Home > Witches of East End (The Beauchamp Family #1)(8)

Witches of East End (The Beauchamp Family #1)(8)
Author: Melissa de la Cruz

The reverend and his wife ordered a decent bottle of wine, and Blake wanted a beer. She set the orders on the bar and turned to her final customer. “What can I get you, sir?” she asked the mayor.

“Whiskey, straight, thanks Freya.”

“Sure thing, Mayor,” she said. Todd Hutchinson was young, slick, and ambitious. He had big plans for North Hampton and had swept into office on the campaign donations of people like Blake Aland. The young mayor was popular around town, although Freya knew her sister, Ingrid, was not a fan ever since she’d gotten wind of his proposal to sell the library. Poor Ingrid, there was nothing she would be able to do if the proposal was approved.

Unlike Ingrid, Freya had nothing against Todd, who was polite and tipped well. He was married to a local news anchor rumored to be in line for a national spot on the network. Maybe that was the reason he’d had to resort to online porn. Two huge careers meant couples rarely had time for each other. It was too bad. Freya handed him his whiskey and turned back to the bar.

“What’s up tonight? So quiet for a Friday,” said her boss, Sal McLaughlin, who’d inherited the North Inn and its bar from his brother, who’d retired. Sal was a cheerful man of seventy, with wiggly eyebrows and a belly laugh. He had hired Freya on the spot and acted as her honorary grandfather. Sal coughed noisily into his handkerchief and wheezed.

“You all right? That sounded pretty gross,” she teased as Sal blew his nose again with a big honk.

“Allergies.” He shrugged. “Must be the change of weather.” He wiped his nose and sighed, his eyes tearing. “Always hits right about June.” It had been an unusually abrupt change from a rainy spring to a humid summer; the air was thick and heavy, even more so than usual. And the heat was not usually quite this stifling or oppressive so early in the season.

“It’s like a funeral in here. Who died?” Sal joked, as he cranked up the AC.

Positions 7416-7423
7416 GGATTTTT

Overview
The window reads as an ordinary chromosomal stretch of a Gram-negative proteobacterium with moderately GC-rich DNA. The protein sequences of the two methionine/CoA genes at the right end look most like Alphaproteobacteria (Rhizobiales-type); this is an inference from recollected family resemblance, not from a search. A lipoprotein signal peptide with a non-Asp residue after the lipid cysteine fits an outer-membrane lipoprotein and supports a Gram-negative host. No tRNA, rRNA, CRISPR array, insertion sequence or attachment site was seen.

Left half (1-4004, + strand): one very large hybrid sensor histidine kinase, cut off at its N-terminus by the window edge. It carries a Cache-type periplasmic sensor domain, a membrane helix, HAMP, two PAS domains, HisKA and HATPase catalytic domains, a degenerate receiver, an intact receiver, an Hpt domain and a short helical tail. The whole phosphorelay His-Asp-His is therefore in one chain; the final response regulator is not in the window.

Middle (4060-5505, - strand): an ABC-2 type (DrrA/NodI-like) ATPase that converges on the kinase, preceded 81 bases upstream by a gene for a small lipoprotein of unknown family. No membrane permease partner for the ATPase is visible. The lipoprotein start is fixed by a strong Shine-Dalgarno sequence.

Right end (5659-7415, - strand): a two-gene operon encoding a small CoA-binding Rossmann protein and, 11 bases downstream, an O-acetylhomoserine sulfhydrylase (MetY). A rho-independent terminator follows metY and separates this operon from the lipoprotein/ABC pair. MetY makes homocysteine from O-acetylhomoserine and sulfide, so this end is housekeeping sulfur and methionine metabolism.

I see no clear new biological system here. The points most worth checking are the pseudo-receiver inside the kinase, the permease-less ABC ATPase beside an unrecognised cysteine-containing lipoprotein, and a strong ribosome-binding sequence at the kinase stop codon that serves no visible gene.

Freya shrugged. She knew it was her energy that was causing the gloom, but she couldn’t help it. So it was an off day. She couldn’t be expected to keep the party going forever, could she? A hand waved and she walked over to the opposite counter of the U-shaped bar where Becky Bauman was downing dirty martinis like candy. “Another one?” Freya asked.

“Oh, why not.” Becky sighed as she stared at her husband, flirting with his date, across the bar. Becky and Ross had recently separated. They had not been married long, but they were the parents of a six-month-old; and Freya saw that a darkness had clouded the love that had once held them together, as exhaustion and sleep deprivation led to nonstop arguments and quarreling that left both of them even more unhappy and unsatisfied, until Ross had finally had enough and moved out.

Ross was currently deep in conversation with Natasha Mayles, a former model who was one of the town’s too-too-toos: too rich, too pretty, too picky. Too good for any man to come near when it came down to it. The Natasha Mayleses of the world certainly thought too much of themselves to settle down with just anyone. It was a wonder what she was doing with Ross Bauman, who was not even divorced yet.

“What happened to us?” Becky asked, as she watched Freya assemble her cocktail. “I hate him. I really do. I don’t know what I’m going to do.”

Freya caught a flash of an image: another argument, this one vivid and gut-wrenching, culminating in a violence that had not been there before—arms flailing, the baby crying, a push down the stairs. . . . She turned away and hesitated. Regardless of what her mother or sister believed, truly she did not do very much to the drinks except make them taste better, a by-product of the fact that she made them. Everything Freya made or cooked tasted delicious, a consequence of her magical heritage.